Friday, June 19, 2015

The Case of the Compound Adjective and the Grown-Ass Man


What constitutes a compound adjective? Do you do hyphenate them or don’t you? If so, do you always do it? Shouldn’t punctuation be used as sparingly as possible? Or was it Cormac McCarthy who said that?

A compound adjective is one that comprises two or more distinct words. Most compound adjectives are two words, but three-word compound adjectives are not uncommon. Holier-than-thou, when used adjectivally, is an example of a three-word compound adjective, and conveniently enough, “three-word” is a fine example of a two-word compound adjective as used in this sentence.

The whole reason for hyphenating compound adjectives is to alleviate confusion. By their nature, a compound adjective modifies a noun, creating a three-word grouping; it is naturally ambiguous then, as the second word can often be thought to belong to one or the other, at least as an annoying echo, if not as a sensible coupling.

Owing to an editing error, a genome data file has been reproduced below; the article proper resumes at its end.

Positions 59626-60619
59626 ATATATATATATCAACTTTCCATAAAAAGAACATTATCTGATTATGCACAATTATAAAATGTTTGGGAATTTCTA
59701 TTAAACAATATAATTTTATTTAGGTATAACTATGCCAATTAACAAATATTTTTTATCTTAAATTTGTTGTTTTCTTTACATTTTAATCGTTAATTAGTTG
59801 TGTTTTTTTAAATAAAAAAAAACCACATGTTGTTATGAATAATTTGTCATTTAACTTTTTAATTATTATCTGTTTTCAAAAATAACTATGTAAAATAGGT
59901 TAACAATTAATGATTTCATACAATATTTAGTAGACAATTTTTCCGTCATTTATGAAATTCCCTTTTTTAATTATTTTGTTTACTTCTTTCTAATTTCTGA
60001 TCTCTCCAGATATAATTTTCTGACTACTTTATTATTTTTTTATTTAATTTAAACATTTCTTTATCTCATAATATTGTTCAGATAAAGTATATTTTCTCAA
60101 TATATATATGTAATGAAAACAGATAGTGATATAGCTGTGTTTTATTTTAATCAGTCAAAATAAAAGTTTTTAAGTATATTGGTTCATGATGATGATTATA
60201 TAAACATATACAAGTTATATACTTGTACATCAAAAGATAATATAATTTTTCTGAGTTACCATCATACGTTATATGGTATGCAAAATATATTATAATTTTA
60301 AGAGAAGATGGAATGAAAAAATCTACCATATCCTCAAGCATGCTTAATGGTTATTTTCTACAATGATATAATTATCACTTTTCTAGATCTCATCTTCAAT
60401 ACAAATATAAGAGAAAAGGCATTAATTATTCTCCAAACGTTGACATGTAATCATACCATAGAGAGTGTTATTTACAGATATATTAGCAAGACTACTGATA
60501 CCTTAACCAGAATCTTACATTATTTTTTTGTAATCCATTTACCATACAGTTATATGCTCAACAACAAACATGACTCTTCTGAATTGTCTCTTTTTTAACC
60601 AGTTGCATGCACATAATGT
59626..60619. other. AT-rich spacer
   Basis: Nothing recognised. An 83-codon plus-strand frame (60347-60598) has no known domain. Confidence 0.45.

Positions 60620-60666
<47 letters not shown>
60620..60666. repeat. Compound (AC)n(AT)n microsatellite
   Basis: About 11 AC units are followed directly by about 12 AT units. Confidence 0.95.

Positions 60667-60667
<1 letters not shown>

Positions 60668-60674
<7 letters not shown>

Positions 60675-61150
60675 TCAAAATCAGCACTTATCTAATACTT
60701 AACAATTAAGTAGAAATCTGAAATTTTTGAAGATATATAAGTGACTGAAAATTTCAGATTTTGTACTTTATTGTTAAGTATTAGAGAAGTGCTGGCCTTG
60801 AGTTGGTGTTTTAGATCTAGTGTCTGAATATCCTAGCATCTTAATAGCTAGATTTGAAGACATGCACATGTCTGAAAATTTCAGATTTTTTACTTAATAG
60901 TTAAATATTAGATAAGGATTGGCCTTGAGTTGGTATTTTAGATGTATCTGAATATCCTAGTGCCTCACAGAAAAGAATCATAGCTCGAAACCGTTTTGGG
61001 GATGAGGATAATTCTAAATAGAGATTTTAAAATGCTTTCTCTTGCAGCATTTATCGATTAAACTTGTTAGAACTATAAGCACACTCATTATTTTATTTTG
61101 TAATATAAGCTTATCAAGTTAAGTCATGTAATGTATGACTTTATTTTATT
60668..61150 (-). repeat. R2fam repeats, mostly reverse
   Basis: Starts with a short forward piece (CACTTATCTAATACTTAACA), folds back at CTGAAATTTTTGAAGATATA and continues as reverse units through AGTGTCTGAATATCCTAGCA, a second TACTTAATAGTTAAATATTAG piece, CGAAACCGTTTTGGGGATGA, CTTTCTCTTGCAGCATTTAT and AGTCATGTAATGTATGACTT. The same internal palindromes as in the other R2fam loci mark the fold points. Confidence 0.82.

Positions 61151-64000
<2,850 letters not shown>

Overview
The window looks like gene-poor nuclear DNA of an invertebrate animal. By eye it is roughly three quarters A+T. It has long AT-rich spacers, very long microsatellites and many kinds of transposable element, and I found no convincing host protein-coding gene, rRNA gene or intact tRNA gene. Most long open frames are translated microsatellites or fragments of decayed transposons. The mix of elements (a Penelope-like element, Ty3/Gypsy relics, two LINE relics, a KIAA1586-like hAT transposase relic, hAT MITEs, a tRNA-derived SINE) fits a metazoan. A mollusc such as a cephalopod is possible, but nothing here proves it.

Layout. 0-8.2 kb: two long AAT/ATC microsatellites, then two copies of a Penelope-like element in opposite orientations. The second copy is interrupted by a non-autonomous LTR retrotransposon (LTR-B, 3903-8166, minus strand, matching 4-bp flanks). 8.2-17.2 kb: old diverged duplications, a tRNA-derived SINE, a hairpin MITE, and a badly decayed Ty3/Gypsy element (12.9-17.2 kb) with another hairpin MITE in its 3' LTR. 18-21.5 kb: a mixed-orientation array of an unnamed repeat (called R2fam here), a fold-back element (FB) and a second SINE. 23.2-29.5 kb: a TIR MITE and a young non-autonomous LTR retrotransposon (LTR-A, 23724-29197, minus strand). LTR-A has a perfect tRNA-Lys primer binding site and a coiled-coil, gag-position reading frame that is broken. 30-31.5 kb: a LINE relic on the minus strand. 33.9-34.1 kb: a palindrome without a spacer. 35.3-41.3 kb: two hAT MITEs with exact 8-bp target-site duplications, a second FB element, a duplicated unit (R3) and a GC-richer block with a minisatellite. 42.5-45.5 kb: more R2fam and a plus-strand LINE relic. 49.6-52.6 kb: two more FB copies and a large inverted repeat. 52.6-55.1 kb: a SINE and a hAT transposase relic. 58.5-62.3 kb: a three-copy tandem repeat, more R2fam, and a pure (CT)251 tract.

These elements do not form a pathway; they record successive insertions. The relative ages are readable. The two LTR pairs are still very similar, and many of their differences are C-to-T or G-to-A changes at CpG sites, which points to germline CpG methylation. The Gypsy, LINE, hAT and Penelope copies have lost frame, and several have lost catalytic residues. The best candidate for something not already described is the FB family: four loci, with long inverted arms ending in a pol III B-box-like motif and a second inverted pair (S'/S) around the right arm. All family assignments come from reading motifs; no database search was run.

One phrase containing a compound adjective that has emerged into common modern parlance is the term, “grown-ass man,” describing a fully developed gent, capable in every way, with perhaps a connotation of indignation at a suggestion otherwise. You’ll notice the hyphen couples the first two words, whereas had the hyphen not been there, the term might refer to an adult male who has an established preference in potential mates.

You do not use the hyphen when a second word of a compound adjective is expected, and the most common instance of that is when the first of the two words is an adverb ending in -ly. Invoking Cormac McCarthy's austere prose as concerns punctuation, the hyphen would be redundant clutter here and we eschew it. It was a newly minted coin used as a hastily constructed alibi in a poorly written novel, but it was a hard-fought battle in a war-torn land for the benefit of a conflict-weary nation.

A grown-ass man